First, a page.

Date of Construction: 1385-before 1392
Original Owners: Sir Edward Dallingridge and Sucessors
Location: County of East Sussex, close to border with Kent
Intact Until: c1644, when it was 'slighted' sometime after
Intact Until: c1644, when it was 'slighted' sometime after
Undeniably and unashamedly gorgeous, part of Bodiam's attraction may be that it is the archetypal Medieval Castle, sometimes described as a 'fairy-tale castle'. Indeed, on a cold morning, with mist rising from the moat, if the photos as anything to judge by, the castle does indeed have an air of the fantastical.
It even sports a few monsters- well at least large carp who may be seen in the moat vying for food from visitors with the greedy ducks.
Bodiam was the brainchild of Sir Edward Dallingridge, and country knight who lived in the late fourteenth century and made his fortune in the Hundred Years War with France.
His family were medieval social climbers, originally of peasant stock the first notable Dallingbridge was, in fact a humble forester. 
Edward himself increased the families' wealth with a good marriage, and quite possibly, Edward was associated with the notorious 'free companies'. These bands of marauding soldiers who ravaged and burned their way across France, looting, pillaging and ransoming, though technically owing allegiance to none. It’s a sobering thought that pretty little Bodiam was essentially 'built on blood money' and such ill-gotten gains.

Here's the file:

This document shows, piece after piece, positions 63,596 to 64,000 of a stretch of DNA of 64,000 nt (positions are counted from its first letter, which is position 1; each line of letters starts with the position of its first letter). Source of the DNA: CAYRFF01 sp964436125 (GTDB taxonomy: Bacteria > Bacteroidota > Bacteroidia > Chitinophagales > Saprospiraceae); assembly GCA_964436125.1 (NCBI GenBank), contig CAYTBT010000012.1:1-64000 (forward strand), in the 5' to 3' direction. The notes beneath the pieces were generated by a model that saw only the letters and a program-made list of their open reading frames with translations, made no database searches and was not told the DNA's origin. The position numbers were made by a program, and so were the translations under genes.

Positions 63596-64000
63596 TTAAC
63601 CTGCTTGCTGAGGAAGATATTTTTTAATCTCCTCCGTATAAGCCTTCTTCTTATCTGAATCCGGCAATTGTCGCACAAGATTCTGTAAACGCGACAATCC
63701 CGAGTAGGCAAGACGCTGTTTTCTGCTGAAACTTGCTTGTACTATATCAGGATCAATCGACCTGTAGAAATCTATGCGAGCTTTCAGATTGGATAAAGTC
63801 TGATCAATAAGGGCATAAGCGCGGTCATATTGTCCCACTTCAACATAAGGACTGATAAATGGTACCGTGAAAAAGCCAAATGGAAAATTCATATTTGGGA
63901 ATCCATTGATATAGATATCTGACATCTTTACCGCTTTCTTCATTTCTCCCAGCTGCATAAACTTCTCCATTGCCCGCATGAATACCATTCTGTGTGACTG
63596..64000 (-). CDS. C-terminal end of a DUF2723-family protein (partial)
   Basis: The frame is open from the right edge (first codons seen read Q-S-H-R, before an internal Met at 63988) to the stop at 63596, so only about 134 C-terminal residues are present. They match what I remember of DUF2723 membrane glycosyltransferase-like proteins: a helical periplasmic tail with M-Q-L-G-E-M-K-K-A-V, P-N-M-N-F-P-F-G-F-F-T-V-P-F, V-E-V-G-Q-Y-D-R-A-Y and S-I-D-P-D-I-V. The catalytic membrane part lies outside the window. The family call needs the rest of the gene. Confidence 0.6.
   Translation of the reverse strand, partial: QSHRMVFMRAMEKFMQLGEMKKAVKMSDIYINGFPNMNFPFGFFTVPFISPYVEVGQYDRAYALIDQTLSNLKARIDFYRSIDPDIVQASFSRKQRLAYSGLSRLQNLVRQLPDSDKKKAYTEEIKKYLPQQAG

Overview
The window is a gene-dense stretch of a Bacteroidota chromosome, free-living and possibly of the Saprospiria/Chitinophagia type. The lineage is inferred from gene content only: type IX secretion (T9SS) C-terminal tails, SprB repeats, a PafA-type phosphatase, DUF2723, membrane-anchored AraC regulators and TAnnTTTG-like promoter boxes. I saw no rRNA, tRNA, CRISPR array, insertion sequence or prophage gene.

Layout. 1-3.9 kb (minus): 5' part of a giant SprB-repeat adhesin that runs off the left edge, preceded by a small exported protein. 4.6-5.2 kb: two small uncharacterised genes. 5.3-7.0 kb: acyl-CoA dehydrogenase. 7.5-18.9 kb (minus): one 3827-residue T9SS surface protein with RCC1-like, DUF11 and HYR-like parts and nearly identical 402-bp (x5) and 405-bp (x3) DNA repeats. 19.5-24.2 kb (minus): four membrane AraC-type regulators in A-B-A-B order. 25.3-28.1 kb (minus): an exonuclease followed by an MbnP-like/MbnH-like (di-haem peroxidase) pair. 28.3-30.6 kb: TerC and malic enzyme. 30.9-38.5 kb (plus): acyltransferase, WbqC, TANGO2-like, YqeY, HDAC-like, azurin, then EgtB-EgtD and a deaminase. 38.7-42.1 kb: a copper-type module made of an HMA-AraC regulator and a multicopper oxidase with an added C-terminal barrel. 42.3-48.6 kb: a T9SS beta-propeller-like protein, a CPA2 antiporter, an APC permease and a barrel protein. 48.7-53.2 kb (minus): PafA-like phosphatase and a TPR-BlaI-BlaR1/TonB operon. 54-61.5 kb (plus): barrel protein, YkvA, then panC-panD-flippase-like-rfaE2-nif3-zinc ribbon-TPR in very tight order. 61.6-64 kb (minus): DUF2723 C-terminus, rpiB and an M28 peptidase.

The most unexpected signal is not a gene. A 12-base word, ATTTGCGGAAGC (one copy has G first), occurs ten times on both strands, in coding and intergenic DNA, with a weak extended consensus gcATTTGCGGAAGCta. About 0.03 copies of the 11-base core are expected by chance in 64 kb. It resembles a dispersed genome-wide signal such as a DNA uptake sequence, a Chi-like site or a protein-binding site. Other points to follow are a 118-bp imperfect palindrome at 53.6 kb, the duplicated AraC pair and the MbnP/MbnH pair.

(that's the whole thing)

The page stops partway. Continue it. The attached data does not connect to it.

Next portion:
This was not the only way in which the building of Bodiam took liberties, for Dallingridge had originally applied for a licence to 'crenelate' or fortify his manor house. Not so uncommon in the Later Middle Ages, but instead of building walls around his existing manor, as the licence allowed, with the crenelated battlements archetypal of the period, he built and entirely new castle from scratch. Amidst the turmoil of war, and by the brash, ostentatious ambition of its creator, Bodiam was came into existence, to survive for the next 600 years.
Historical background aside, Bodiam is a fascinating place from which much can be learned of the period, despite the ruinous state of the interior. The Castle was built around a large, square central courtyard, which is apparent from some of the photos I took on a higher level. The floor plan above also helps put flesh on the bones, to reveal what some of the rooms would have been in their heyday.
The use of this room, located on the bottom right of the square was fairly obvious, judging from the large, central arched window divided into three and the raised platform. It was, as you may have guessed, the Castle Chapel. The fourteenth century falls into the sub-period referred to as the 'Later Middle Ages' by historians. It was a time when private chapels were becoming increasingly common on great houses, and faith was becoming, for some, more personal and inward. Castle chapels were not generally of this form , but were usual even in the fortresses of the 11th and 12th century.